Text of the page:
What concerns me currently is not the quality of CDs. It's the MP3 files that are holding
residence on millions of computers and are traded in mass quantity. All those file are
ripped from CDs and generally played through $50 or less computer speakers. Those are then
burned onto cheaply made CDs that cost pennies to produce. It's not a question of really
close sound similarity; a lot of the music sounds horrible.
Musicians are hoping they can cut out the record companies and send files directly to the
consumer and some pundits are even saying that the CD will be done away with in 5 years.
If you thought CDs were inferior to vinyl, then what kind of backslide are we on now and
how long will it be before we can get back to where we once were?
Troy Cole--Vinyl has a different and better sound to it and with some of the
newer needles made for the players a lot of the crackling and popping has been reduced. I
think its interesting to hear a cd version of a song and then the vinyl just like EC was
talking about with the Black Sabbath song. Neekoy has a good point with the life spans of
the technology also. It will be interesting to see what cds sound like down the road if
they last that long before a new format comes along.
Neekoy--Elitists have always said that vinyl is better (not accusing
anybody of being an elitist though ok) maybe they don't want to let go, I don't know or
maybe they are on to something.
Analog certainly does have a fuller bass, and a "real" sounding feel to it. You
certainly can pick up a more live sounding treble. The thing is that CURRENTLY with the
limitations to digital recording, CD's can't pick up extreme highs and lows that vinyl
analog can. Which leaves CD's coming of sounding pingy or tinny.
ON THE OTHER HAND, Digital technology does sound a lot "crisper" in it's
presentation, where as vinyl has ALWAYS had the campfire of crackling and popping.
I think the thing to remember is we are picking VINYL at it's peak and Digital technology
at a relativly NEW stage in it's life. Compare CD's to the 15 years into the Vinyl
revolution and Bing Crosby most certainly comes off second best for quality. With
technology moving into MP3 ect give it another ten years and we will be able to download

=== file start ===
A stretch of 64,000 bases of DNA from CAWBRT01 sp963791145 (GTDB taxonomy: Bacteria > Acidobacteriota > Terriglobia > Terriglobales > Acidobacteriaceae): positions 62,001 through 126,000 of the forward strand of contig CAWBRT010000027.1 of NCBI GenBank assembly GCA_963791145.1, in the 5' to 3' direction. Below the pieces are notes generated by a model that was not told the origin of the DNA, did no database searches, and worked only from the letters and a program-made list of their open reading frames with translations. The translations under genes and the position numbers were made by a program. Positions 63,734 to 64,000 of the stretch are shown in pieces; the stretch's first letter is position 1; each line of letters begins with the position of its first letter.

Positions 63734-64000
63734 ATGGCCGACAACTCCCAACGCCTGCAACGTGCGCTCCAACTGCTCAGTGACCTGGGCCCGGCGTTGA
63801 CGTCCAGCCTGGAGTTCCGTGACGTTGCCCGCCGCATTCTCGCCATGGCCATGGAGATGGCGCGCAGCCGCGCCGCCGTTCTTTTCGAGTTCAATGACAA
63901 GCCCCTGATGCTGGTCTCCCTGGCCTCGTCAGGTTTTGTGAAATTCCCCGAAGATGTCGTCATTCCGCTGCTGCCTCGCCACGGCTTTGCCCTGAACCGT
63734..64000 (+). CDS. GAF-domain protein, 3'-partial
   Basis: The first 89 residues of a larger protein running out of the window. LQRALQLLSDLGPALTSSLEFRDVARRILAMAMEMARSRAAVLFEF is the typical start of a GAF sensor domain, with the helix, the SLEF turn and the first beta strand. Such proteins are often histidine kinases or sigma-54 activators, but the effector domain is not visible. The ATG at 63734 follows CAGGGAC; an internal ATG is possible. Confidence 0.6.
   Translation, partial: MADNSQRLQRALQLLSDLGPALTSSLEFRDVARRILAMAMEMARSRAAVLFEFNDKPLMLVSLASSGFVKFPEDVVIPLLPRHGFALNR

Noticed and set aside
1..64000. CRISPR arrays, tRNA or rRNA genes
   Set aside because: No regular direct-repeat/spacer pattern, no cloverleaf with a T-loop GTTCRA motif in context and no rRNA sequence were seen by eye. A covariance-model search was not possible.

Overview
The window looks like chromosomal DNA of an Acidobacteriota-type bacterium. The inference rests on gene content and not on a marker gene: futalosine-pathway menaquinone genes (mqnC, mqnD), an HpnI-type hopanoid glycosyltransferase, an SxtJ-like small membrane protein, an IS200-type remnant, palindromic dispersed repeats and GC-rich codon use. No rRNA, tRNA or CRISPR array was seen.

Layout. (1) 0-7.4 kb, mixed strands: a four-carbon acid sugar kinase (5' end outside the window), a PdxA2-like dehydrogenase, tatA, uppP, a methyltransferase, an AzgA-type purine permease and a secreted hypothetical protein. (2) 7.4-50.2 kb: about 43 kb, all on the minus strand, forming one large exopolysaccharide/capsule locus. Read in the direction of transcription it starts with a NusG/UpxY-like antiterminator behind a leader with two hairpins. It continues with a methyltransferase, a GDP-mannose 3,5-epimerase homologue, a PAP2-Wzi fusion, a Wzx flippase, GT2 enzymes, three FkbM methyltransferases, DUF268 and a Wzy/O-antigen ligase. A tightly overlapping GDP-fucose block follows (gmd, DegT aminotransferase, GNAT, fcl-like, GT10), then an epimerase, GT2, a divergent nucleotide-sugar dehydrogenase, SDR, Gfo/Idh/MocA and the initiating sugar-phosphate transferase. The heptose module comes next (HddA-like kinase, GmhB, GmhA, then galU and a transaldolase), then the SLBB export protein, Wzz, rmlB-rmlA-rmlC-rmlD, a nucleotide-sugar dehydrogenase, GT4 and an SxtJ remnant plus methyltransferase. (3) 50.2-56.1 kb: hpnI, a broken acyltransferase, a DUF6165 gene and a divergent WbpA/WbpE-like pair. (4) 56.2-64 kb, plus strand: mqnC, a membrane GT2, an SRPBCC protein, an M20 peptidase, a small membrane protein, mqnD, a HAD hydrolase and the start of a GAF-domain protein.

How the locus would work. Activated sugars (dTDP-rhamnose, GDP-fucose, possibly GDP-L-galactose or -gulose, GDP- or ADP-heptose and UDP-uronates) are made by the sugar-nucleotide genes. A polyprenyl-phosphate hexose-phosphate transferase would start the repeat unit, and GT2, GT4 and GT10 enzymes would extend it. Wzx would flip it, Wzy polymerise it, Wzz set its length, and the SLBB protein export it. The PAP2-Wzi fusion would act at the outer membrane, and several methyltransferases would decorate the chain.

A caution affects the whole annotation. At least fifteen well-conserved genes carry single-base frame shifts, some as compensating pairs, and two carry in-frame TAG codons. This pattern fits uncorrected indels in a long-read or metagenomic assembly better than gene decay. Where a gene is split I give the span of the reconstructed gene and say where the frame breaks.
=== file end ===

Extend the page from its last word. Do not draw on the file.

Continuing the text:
instantanously recording sessions as the album is being produced, delving much deeper into
the musical experience and ultimately being the better for it.
Of course the real reason for going to CD was so record companies could mass produce cheap
albums and hock them for 30 bucks a piece. But thats another arguement.
Agent of Steel--Normally I'll go for vinyl. But it all depends on how
well the record was pressed and same goes for the CD. Take "The Warning" for
example. The original CD version of that is too quiet. A lot of early CD's were like that.
IcedMojo--In my opinion, Im torn. If you have good equipment and
the albums are well taken care of, then yes, in a way. Although now there are methods of
placing your vinyl on CD-Rs. Utilizing this method, it is virtually impossible to hear any
difference, except that the disc sound is clearer, without the popcorn. CDs only reproduce
the sound that is stored on them. Due to mass production reasons, the industry has found
it cost effective to digitalize media. It used to be that a lot of sound quality was lost.
Now with the advances in technology, a lot of that sound quality is coming back.
The upside for cds is, it is cheaper to mass produce, they are harder to ruin, and they
are more portable (have you ever tried to put a record player in a car). I guess vinyl has
some upsides as well as discs. I mean, a lot of bands do not even print in vinyl. If bass
is what is important and dont mind missing some cool bands, then vinyl all the way.
If you want a little less bass but a crisper sound, discs all the way. In my opinion, I
would say screw it! Whatever can be played loud and heavy is cool with me!